It comes down to the value of the service.

So, let's go into the different aspects we can consider when we are evaluating our pricing and making the decision to increase our pricing or to restructure our pricing. First of all - and it's obvious - it's the value of the service. This connects to the outcomes that your clients can expect; the quality of the work you do with them. And it can also relate to any savings they might make through working with you and using your process. And really having that problem solved. And what that means that they're not having to spend in a different way. So sometimes for those of us who do therapies, results can be achieved for our clients quite quickly.

Of course, you need to be really careful about making any kind of promises in that area. However, if you've had that experience yourself, and I know that I did. After working with different types of therapies... I came across kinesiology and it was able to create so much dramatic change in a short space of time. I really do have that confidence and that knowing within myself that that is very possible and indeed likely for my clients, and that does play a part in my pricing decisions. So the value of your service and what it is that people are really going to get out of that, the problem that you solve and how much that problem is really worth being solved for your client. The second aspect to consider is your own resonance with a specific price.

Is the balance right?

If something feels too high for you, or it feels too low for you, you can do work to balance yourself to it. But until you've done that, it just feels too high. Of course, if you don't have that alignment, that's going to come through in the way you communicate about that. So this is about being really connected to yourself, your own instincts, your own intuition, and really stepping outside of what other people are doing, what it is maybe that mentors have told you, what you see your peers doing, and really getting that clarity within yourself and knowing you might end up charging less than what some of your peers do. And I don't want you to see that as being a negative or you don't value yourself - or something like that.

I've had clients in the past who maybe have said what their peers are charging, whatever it is. It's really quite a high number for a person starting out and they were charging much less, but they were attracting clients. So try not to get caught up in that kind of comparison because it might work for somebody else and that's great. But if something different might work for you, it's also important to consider what your ideal client can and will actually pay. So that becomes clear when you're sharing your service, you're sharing your product or your course, your group program. Are your ideal clients, actually able to afford that price point and are they actually investing in it? So it needs to be something they value enough to pay for.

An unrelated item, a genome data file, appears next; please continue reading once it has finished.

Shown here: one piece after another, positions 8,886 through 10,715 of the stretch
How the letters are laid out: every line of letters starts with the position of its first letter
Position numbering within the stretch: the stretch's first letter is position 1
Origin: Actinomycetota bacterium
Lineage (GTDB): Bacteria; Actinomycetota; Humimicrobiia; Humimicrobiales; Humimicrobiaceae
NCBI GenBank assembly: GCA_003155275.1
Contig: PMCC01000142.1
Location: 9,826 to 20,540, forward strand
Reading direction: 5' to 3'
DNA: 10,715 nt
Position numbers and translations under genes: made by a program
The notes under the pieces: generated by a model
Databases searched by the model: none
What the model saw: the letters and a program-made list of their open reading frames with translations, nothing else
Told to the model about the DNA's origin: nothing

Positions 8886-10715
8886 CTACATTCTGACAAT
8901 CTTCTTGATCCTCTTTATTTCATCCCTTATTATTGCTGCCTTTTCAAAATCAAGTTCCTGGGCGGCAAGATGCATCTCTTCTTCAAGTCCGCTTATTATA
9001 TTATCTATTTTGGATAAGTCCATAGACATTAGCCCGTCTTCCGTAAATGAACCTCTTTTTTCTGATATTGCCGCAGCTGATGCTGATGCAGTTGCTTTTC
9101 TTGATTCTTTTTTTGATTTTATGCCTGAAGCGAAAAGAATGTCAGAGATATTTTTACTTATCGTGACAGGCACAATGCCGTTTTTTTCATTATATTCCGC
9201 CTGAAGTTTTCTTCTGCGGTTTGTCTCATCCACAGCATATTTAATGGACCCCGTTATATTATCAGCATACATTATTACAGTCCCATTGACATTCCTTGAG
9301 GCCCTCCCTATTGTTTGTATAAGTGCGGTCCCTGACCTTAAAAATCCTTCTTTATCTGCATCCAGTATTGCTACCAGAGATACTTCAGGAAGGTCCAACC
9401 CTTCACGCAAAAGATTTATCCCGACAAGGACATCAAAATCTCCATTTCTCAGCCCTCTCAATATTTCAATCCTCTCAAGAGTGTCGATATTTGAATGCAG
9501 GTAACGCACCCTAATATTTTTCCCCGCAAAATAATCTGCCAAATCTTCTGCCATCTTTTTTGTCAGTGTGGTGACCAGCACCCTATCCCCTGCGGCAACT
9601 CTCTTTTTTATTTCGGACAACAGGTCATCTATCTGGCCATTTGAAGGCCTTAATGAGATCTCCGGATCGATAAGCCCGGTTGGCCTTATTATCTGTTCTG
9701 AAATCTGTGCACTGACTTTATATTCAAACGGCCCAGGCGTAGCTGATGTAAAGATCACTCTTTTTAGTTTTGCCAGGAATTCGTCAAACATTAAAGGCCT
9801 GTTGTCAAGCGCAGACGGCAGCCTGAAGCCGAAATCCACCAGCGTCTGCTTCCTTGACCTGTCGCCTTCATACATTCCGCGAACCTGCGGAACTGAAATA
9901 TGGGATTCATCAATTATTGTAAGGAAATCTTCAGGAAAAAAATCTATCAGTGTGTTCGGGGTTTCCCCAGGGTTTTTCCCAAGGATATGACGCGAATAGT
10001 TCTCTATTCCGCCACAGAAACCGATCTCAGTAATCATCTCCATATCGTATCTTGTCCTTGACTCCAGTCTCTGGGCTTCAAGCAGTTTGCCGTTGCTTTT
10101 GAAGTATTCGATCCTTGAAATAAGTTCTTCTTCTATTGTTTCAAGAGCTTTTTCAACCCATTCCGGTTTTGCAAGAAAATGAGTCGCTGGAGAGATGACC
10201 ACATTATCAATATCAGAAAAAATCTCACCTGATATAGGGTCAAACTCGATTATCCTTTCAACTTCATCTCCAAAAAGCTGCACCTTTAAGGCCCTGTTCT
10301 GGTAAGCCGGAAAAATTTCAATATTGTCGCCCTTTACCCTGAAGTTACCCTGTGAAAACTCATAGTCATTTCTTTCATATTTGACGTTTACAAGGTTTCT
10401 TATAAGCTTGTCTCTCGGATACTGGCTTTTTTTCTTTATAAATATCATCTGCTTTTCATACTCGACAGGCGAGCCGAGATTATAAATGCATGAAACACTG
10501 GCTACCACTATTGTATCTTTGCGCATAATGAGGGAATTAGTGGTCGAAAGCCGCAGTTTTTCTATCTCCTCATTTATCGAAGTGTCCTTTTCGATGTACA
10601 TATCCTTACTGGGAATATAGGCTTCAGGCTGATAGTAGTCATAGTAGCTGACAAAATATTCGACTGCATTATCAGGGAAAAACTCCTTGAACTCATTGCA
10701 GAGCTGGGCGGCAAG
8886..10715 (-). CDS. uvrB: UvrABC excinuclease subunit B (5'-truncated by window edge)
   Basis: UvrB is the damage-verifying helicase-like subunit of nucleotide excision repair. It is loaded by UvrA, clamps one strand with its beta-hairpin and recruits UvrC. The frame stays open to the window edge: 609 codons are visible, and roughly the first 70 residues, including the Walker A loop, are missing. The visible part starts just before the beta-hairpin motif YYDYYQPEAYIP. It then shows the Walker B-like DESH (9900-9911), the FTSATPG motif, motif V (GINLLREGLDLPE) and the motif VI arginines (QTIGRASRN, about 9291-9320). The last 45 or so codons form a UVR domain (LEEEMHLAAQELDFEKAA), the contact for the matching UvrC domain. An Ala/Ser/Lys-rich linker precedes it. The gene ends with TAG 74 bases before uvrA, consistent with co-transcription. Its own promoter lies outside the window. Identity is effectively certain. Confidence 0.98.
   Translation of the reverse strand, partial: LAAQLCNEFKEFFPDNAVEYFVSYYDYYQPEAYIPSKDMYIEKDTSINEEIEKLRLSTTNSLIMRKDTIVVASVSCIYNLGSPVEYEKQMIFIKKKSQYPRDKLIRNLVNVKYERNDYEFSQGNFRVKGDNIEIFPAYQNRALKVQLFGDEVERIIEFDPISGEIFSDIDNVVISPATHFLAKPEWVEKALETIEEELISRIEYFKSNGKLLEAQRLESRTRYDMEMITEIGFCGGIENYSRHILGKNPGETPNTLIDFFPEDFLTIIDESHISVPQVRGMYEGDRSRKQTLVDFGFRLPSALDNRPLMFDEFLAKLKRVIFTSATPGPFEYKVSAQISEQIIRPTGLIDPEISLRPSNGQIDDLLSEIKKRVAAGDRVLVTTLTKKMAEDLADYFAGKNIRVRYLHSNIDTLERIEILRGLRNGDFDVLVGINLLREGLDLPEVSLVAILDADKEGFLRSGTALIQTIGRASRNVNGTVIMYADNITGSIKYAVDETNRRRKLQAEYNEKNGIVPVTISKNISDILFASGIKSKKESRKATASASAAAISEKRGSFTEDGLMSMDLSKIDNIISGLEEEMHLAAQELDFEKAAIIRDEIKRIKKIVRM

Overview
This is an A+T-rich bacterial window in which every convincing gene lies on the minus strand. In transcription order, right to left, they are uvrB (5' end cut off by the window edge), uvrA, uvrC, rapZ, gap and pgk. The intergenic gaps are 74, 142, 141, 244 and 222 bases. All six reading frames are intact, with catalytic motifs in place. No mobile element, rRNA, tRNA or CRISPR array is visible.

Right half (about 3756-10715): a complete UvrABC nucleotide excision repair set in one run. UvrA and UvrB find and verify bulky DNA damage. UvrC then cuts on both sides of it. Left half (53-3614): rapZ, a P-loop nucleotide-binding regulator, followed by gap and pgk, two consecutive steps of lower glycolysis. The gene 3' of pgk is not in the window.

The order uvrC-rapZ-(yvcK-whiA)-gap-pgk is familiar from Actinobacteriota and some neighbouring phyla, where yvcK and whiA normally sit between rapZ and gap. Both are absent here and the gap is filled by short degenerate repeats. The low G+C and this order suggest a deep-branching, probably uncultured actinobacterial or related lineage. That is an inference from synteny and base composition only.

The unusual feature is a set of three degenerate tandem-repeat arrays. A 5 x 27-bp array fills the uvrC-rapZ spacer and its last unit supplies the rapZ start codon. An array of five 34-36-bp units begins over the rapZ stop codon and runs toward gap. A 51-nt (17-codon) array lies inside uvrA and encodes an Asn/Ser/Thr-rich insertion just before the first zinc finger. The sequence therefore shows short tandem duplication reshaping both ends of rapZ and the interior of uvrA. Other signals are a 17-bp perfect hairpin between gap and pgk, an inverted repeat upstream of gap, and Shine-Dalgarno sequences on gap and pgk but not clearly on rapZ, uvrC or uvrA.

It needs to feel like really good value for them.

Like it's a really good return on what it is that they're going to get back from it. It might be that one of your price points or some of your price points are a stretch for your ideal client. But the feeling you want to have, and that they want to have, is that if they do make that stretch, it's going to be worth it. And it's worth it for them, a vast majority of your clients, who do make that stretch? So, really think about your ideal client and what is going to be a good fit for them. If you're working with people who are exclusively in the very early stages of business, can you charge a premium price point, or maybe not like you need to think about how much responsibility you want to take on, and pressure that you want to take on.

Fourth aspect, your marketing and communication and their congruence alignment, resonance with your pricing. So, it might be that actually your service genuinely is worth a particular price. When the clients that you work with get really great outcomes that are so worth the money. And yet you haven't yet learned at this point how to communicate that and how to market that to enough people. And so then the price becomes a barrier. The barrier is not the actual value, it's your ability to communicate that value. So sometimes, because of that mismatch, it may take some time and some skill for you to learn how to do that. In some instances you might choose to restructure your pricing so that it actually is more of a match for the marketing and communication skills that you have at this point in time.

There is a strategic element to pricing.

There are going to be a certain number of clients that you want and have the capacity to work with. And sometimes this is going to influence your pricing decisions. So earlier on in my business, I started out charging $80 an hour, then $90, then $100, then $115. I was working with 15 to 20 clients a week. Now, we just mentioned about the marketing and the communication a moment ago... My marketing and communication were really congruent with that. I was able to attract 15-20 clients at those particular price points and had beautiful consistency and that flow. I had the one income stream at that time, and it felt better for me to be maybe undercharge for what it was, the value that my clients were getting. For it to flow and be easy and not stressful to be attracting that number of clients meant that I had very consistent income which was necessary for the responsibilities I had.